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Use sharps with engineered safety features for all venipuncture procedures. Place puncture resistant sharps containers according to NIOSH standards in patient rooms and all drawing stations. Use plastic blood tubes and capillary tubes in place of glass whenever reasonably possible.

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Work Practice Controls
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Butterfly needles are high risk devices for needlesticks: Therefore: –limit the use of this device, –always use a safety engineered butterfly, –stretch out the butterfly tubing when removed from the package to reduce recoil; and –use care when putting the needle in the disposal container as it can flip back out of the container.

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Always use and activate sharps safety devices. Do not pass contaminated sharps from one person to another. Share information with fellow health care workers about patients who may be uncooperative.

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Check with the patient’s nurse and/or the log book to obtain any special information you may need to know. Always introduce yourself and get a “feel” for the patient before you begin. Place an erasable board in the lab and make a note of patients who are hard draws or who are uncooperative. For patient confidentiality reasons, such a board must be placed where only employees treating the patients may view it. Have a “Lab Activity Book” at each nursing station. Information should be recorded about tests to be drawn, patient idiosyncrasies, medication doses, etc. Obtain assistance when drawing blood from an uncooperative, combative or confused patient. Before you begin the procedure assure that you have a stable work surface and a needle disposal container available. When possible, send two lab technicians to a code or trauma so one can help hold the patient. If staff is not available, ask a nurse to help hold the patient. A firm, stable surface is needed to make a differential slide. The safest place to make a slide is in the lab. If a slide must be made in a patient room, first check to make sure a stable work surface is available. Glass blood tubes sometimes break in centrifuge. Plastic tubes are available and recommended. If a tube of blood hasn’t clotted well and must be respun, cover the top with parafilm (a stretchable wax film) to prevent the top from coming off in the centrifuge. Pick up all broken glass with forceps, brush and dust-pan, or another tool to avoid hand contact. Hema-type segment device (for blood bank) avoids having to cut tubing with scissors and reduces exposure to blood. Refuse to process specimens sent in syringes with needle still attached. Immediately alert the patient’s nurse and physician.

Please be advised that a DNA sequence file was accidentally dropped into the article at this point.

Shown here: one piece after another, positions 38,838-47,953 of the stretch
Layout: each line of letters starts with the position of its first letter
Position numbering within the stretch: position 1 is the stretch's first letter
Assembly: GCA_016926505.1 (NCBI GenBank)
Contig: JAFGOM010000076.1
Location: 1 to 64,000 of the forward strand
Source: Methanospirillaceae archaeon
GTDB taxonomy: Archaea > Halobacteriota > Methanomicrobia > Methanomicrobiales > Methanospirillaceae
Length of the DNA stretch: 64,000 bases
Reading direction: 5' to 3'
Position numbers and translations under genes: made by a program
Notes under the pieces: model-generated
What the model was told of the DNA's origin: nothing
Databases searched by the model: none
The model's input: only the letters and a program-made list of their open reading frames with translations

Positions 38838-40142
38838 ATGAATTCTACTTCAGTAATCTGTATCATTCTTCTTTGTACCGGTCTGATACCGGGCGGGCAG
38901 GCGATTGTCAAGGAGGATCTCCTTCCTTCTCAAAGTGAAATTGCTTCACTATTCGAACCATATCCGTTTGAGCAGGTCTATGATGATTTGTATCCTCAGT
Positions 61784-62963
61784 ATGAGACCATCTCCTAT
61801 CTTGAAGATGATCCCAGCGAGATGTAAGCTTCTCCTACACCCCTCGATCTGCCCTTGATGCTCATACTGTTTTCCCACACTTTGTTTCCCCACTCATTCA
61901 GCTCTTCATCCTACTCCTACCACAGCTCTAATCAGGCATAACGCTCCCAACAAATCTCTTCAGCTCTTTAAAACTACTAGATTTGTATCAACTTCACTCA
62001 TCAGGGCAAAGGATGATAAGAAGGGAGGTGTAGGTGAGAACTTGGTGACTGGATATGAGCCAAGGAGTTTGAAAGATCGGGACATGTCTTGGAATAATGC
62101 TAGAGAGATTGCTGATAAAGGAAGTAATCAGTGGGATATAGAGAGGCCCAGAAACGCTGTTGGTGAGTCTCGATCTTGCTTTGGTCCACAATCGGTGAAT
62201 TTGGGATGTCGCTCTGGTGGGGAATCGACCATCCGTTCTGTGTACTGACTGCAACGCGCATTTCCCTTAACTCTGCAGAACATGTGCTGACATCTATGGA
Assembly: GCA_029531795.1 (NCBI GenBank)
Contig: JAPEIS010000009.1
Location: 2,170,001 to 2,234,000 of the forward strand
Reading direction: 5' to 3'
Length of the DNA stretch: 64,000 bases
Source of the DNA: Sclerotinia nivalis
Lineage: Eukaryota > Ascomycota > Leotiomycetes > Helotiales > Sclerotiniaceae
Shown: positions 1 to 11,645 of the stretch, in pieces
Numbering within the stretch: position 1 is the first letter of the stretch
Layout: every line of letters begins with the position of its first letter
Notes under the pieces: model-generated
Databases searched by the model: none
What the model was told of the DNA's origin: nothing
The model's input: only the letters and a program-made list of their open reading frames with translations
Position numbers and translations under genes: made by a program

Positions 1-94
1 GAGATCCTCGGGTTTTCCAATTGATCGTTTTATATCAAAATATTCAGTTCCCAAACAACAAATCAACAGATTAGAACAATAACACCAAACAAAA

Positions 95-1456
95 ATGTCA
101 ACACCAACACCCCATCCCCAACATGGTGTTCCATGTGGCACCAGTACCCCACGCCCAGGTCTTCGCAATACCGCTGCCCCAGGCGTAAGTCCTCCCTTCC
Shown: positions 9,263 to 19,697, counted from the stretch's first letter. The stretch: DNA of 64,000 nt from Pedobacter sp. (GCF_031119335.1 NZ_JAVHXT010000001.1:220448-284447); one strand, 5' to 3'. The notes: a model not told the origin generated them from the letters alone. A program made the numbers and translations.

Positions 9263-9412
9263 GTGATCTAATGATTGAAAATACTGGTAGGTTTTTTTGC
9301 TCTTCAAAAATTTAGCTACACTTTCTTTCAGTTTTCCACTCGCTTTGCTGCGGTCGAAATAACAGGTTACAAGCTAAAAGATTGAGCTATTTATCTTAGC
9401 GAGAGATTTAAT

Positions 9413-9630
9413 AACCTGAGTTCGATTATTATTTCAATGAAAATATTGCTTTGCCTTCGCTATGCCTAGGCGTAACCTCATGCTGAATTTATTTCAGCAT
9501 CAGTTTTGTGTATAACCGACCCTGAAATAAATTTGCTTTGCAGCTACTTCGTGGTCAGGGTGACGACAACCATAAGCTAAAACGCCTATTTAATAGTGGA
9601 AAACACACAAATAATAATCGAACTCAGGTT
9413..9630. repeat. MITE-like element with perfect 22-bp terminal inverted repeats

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Recommended safer work practices for nursing